Joe Laszlo: March 2013 Archives
For those who have been out of the IAB news loop, last week we held our Annual Leadership Meeting in Phoenix, Arizona. It was an intense, jam-packed few days. One of the highlights for me was that I got to be a “provocateur” in a Town Hall-style break out session we held on mobile monetization, called “Are Mobile Pennies Inevitable? The Challenge of Mobile Monetization.” Under the able moderation of Chris LaSala of Google and Cary Tilds of GroupM, participants jumped in to a lively series of discussions about the challenges facing mobile advertising today, and how we—the industry and the IAB—can contribute to solving them.
We started by enumerating and prioritizing the problems: according to a Kleiner Perkins study, mobile revenue is something like 75 cents per user as compared to $3.50 per user on desktop.
Most of the mobile problems we came up with are familiar ones:
· 1. Lack of knowledge about how to measure
· 2. Too much complexity (HTML5 v Flash, varied screen sizes, etc)
· 3. Creatives hate it: too small, too fragmented
· 4. Standardization is needed
· And so on….
But the biggest problem for investors and brands in mobile is that there’s a lot of chaos to sort through. It’s hard to figure out how to invest in mobile faster, and hard to keep on top of the landscape.
— cary tilds (@ctilds) February 25, 2013
What is Mobile?
One challenge is that we don’t even have a firm answer to “what is mobile?” And indeed, the distinction between “mobile” and “not mobile” may be fading away. Whether we separate out mobile, or how we divide up the world, depends on what we’re talking about.
From a marketing strategy perspective, there’s a compelling view that “mobile” shouldn’t be separated out, we should think in terms of at home versus office, event, retail, and other places. The tablet on the couch, the screen in the car dashboard, the smartphone in a restaurant: it’s where you are physically that defines the opportunity, not what device you happen to have. As the IAB says, mobile is really a behavior, not a device type.
Another participant advocated a hub-and-spoke framework, where mobile is not unique or disconnected from other media, but is the central device/medium for advertising, and other media (TV, outdoor, print, PC, etc) all are spokes that relate to the mobile hub.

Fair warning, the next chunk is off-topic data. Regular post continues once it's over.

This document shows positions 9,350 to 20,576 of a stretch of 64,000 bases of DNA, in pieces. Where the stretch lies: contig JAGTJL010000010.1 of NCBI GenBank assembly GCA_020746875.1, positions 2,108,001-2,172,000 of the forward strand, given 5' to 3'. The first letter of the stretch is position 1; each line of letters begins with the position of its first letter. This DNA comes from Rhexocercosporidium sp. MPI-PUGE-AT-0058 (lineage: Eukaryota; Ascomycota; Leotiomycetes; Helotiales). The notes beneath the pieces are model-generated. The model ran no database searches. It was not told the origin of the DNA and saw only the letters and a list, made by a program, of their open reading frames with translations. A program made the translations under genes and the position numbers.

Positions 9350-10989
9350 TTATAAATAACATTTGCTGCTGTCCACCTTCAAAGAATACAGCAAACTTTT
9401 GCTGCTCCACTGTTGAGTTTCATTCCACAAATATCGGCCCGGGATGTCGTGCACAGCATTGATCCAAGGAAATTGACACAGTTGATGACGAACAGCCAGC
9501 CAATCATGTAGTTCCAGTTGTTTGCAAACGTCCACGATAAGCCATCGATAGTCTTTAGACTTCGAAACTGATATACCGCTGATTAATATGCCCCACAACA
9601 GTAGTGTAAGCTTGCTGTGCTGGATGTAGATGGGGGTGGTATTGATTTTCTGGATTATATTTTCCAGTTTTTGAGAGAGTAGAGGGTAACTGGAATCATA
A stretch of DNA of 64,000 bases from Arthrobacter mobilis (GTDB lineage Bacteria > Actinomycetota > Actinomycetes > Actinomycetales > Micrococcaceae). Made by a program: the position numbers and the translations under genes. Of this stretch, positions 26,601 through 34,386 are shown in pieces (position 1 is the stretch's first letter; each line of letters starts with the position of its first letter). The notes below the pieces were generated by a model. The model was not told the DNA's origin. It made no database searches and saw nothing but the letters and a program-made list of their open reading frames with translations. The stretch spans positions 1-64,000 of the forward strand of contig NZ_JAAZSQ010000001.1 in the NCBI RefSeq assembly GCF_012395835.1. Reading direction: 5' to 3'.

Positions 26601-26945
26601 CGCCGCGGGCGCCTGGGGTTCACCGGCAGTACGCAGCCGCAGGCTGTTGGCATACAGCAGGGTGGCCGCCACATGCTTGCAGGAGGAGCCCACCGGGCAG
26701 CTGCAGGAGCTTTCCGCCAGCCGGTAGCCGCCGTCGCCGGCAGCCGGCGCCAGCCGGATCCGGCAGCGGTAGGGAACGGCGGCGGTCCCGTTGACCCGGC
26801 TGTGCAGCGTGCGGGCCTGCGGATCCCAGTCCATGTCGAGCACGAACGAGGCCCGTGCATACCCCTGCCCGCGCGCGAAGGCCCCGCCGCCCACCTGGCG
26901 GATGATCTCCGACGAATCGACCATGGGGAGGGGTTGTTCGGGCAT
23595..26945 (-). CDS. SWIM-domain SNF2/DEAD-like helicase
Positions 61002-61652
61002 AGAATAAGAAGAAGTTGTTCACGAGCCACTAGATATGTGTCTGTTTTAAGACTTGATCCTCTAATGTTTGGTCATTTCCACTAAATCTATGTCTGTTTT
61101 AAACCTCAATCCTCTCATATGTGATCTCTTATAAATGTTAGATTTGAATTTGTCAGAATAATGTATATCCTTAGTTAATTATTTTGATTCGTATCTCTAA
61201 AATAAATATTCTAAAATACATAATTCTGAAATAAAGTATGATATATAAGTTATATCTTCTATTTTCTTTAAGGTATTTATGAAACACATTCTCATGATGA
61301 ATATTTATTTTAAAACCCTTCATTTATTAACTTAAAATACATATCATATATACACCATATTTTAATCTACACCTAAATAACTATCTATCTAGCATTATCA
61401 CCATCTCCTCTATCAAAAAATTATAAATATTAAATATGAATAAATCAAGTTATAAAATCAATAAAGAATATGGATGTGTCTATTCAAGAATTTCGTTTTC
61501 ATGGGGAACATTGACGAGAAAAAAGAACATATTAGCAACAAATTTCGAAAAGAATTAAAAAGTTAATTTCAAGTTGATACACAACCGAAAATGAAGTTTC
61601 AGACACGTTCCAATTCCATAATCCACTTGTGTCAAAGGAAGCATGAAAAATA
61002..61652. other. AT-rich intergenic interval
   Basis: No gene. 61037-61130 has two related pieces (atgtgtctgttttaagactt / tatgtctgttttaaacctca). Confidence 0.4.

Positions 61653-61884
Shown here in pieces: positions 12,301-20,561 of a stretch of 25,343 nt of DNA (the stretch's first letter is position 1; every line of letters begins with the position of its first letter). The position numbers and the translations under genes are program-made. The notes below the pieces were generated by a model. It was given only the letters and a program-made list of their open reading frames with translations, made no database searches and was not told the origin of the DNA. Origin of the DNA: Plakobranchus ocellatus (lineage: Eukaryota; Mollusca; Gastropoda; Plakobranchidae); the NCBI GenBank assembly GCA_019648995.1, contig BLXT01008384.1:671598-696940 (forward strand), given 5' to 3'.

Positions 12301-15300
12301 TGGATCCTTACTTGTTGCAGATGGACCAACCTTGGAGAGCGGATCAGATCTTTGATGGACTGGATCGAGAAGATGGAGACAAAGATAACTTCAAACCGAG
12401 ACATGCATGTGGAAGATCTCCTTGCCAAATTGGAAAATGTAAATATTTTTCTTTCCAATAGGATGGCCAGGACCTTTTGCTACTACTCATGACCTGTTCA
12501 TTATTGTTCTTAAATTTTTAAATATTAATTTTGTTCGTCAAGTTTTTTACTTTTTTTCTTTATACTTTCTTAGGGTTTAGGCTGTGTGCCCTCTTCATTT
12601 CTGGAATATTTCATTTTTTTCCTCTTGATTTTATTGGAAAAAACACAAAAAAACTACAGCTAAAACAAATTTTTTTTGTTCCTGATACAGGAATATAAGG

While a marketing strategy perspective may be ready to move beyond the mobile/non-mobile dichotomy, a plumbing point of view still argues for looking at mobile as a distinct medium. There are unique, mobile-specific problems that need to be resolved before these integrated, cross-screen marketing plans are feasible. These relate to scale, approach, and currency, among other things. Technical solutions like HTML 5 will help with some aspects of the plumbing problem but there’s still a lot to do to get mobile advertising flowing easily.
Another strong theme from the Town Hall was that while standards are starting to exist (thanks, IAB!), they are not there, not deep enough, or not clear enough yet.
One of our subgroups recommended, “standardize first, and innovation follows.” Another asked if it shouldn’t be the other way around. That comment sparked the great question: “Is there a necessary trade-off between awesomeness and standardization?” The broader chicken-and-egg question is important, and it shapes the way the IAB approaches timing for mobile and other standards projects. We count on members and others in the ecosystem to let us know if we’re being premature or late to the game. And I do agree that we should strive for standards that permit, or even encourage, awesomeness.
One summary of the conversation held that mobile does not have a monetization problem, it has a measurement problem. And the measurement problem can be decomposed into two parts: a plumbing problem and a standards problem. However, we as an industry are not 100% sure on what the solution to the plumbing problem should be, and if it should cover just mobile or extend across screens/devices. And there’s not complete agreement that there should be standards yet.
A pithier summary of the conversation was: “The screen size is small. That sucks. Get over it, and learn to build mobile creative that works.”
In my mind, both of these conclusions imply time as part of the solution. Time is needed for brands and agencies to get their bearings where mobile is concerned, and it takes time for the media side of the industry to move from competitive land grab to cooperation. Any standards effort requires consensus around which aspects of mobile are just table stakes (where standardization helps everyone) versus things that are true competitive differentiators. Hopefully, via conversations like this and our ongoing standards, committee, research, and other efforts, the IAB’s Mobile Center can accelerate that process.
Joe Laszlo is Senior Director of the Mobile Marketing Center of Excellence at the IAB.